Extremely… Generic, Shallow And Disappointing
HIGH Drive cars and blow things up in digital wastelands. What’s not to love?
LOW For gamers who long to play deathmatch and capture the flag solo, their dream game has arrived.
WTF The only thing “extreme” about this title are the loadtimes.
I’d like to start this review with a request.
Developers, please stop using the word “extreme” in game titles, descriptions, or dialogue. I don’t care if the work features a character standing on a cliff on one toenail while gripping olive forks in every orifice — “extreme” no longer has any meaning.
This is especially true when the supposed extreme entertainment is a direct port of an average-looking PC title from 2013, with interminable (and inexplicable) loadtimes. I was starting to despise Gas Guzzlers after five minutes of waiting to advance past a static splash screen, and I hadn’t even revved an engine or fired a weapon. “Extreme” does not apply here.
The structure of the game is minimal — win races, rack up experience points, incinerate the competition with combat artillery. When players win enough, they advance to tournaments that feature three different race types – power (simple driving), battle (these introduce weapons) and knockouts, which require players to destroy all comers. Each of the dozen or so courses are also chock full of power-ups, ammo and the like.
Once the racing finally begins, excitement doesn’t come along for the ride. The driving itself is fine. The gunplay is fine. The graphics are fine. The music? That will be forgotten milliseconds after the last stock guitar riff finishes dulling players’ eardrums, but even with a decent range of weapons and some interesting environments, this is a painfully generic title, even by low-budget standards.
Controlling the vehicles is perfectly adequate. The included schemes are intuitive and respond well to user input. Likewise, the visuals and sense of speed are fine. With so much onscreen chaos, it’s unlikely that fans will spend much time harping on texture clipping, vehicle models or anything else — this is a bargain title that looks like a bargain title but doesn’t offend with its visuals.
With career progression, users will unlock new vehicles, weapons and performance upgrades. Of course, there are also special race events, sponsorships, in-game cash bonuses, and more. Some of these events consist of minigames like capture the flag, team deathmatch, and even a zombie/horde mode that makes even less sense than the rest. Unfortunately, these modes are only available during the single-player campaign because the console version features no online multiplayer.
I’ll say it again — Gas Guzzlers Extreme features capture the flag, deathmatch and zombie horde mode, but no competitive multiplayer. If readers need to scratch their heads harder, they’ll love hearing these modes did exist in the 2013 PC edition. I’m not one for overstatement, but omitting multiplayer in a game like this seems unthinkable, especially since it won’t be long before players see everything it has to offer.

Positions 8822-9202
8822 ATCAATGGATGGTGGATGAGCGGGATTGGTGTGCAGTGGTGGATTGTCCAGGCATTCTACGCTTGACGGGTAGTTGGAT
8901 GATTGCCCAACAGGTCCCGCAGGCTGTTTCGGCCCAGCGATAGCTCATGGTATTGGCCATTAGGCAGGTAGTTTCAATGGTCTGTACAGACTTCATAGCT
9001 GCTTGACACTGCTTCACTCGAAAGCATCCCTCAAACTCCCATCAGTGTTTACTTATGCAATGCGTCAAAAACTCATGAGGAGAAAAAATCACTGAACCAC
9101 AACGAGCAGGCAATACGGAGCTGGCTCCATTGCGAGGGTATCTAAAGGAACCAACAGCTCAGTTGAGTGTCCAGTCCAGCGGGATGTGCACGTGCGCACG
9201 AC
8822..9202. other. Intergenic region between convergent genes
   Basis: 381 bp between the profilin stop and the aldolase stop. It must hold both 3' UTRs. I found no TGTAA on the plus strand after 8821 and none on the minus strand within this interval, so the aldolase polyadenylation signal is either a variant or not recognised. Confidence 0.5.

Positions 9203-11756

Gas Guzzlers Extreme strikes me as a project that likely held much promise when it was conceptualized, but was probably hindered by a lack of resources. With a simple, accessible premise, uncomplicated control scheme, and action-oriented approach, the title could have served as a nice change-of-pace from hyper-technical racing sims and overdone street racers. I doubt I’m the only gamer who imagined it might be a modern-day Twisted Metal, but Gas Guzzlers never quite captures that spirit.
Disclosures: This game is developed by Gamepires and published by Iceberg Interactive. It is currently available on PS4, Xbox One, Steam and Windows 10 PC. This copy of the game was obtained via publisher and reviewed on the Xbox One. Approximately 5 hours of play were devoted to the single-player mode, and the game was not completed. There are no multiplayer modes.
Parents: According to the ESRB, this game is rated T for Teen, though its content teeters toward a stronger rating. This is a combat racing game in which players drive vehicles through various tracks while using a variety of weapons, including shotguns, machine guns, land mines, and rocket launchers. The game includes brief references to sexuality (e.g.,“Jenny Talia,” “Izzy Cumming”). The text/dialogue include phrases such as “Mari Juana”; “I’ve got balls of steel;” “My balls, your face;” and “visits to the toilet and 1537.92 kg of poo were released into the world oceans.” Alcohol and tobacco references also appear in the game and profanity can be heard in radio chatter.
Deaf & Hard of Hearing Gamers: The game features on-screen text and tactile feedback, and does not require sound to enjoy.
Remappable Controls: The game features remappable controls on PC, but not on console versions.
Colorblind Modes: There are no colorblind modes available in the options.
When not writing for Gamecritics, Brad spends his days managing several sports and entertainment websites, handling several freelance writing contracts, and occasionally playing the role of "Dad" when time permits.
Brad is also the only guy on this staff who prefers the Xbox One to other platforms. And he's not budging on that one bit.